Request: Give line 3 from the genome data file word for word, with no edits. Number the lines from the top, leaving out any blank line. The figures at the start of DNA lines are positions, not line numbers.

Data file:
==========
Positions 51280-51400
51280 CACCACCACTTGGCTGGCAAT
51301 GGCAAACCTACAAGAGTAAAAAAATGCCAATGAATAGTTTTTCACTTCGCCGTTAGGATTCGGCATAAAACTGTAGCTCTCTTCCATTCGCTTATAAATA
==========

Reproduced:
51301 GGCAAACCTACAAGAGTAAAAAAATGCCAATGAATAGTTTTTCACTTCGCCGTTAGGATTCGGCATAAAACTGTAGCTCTCTTCCATTCGCTTATAAATA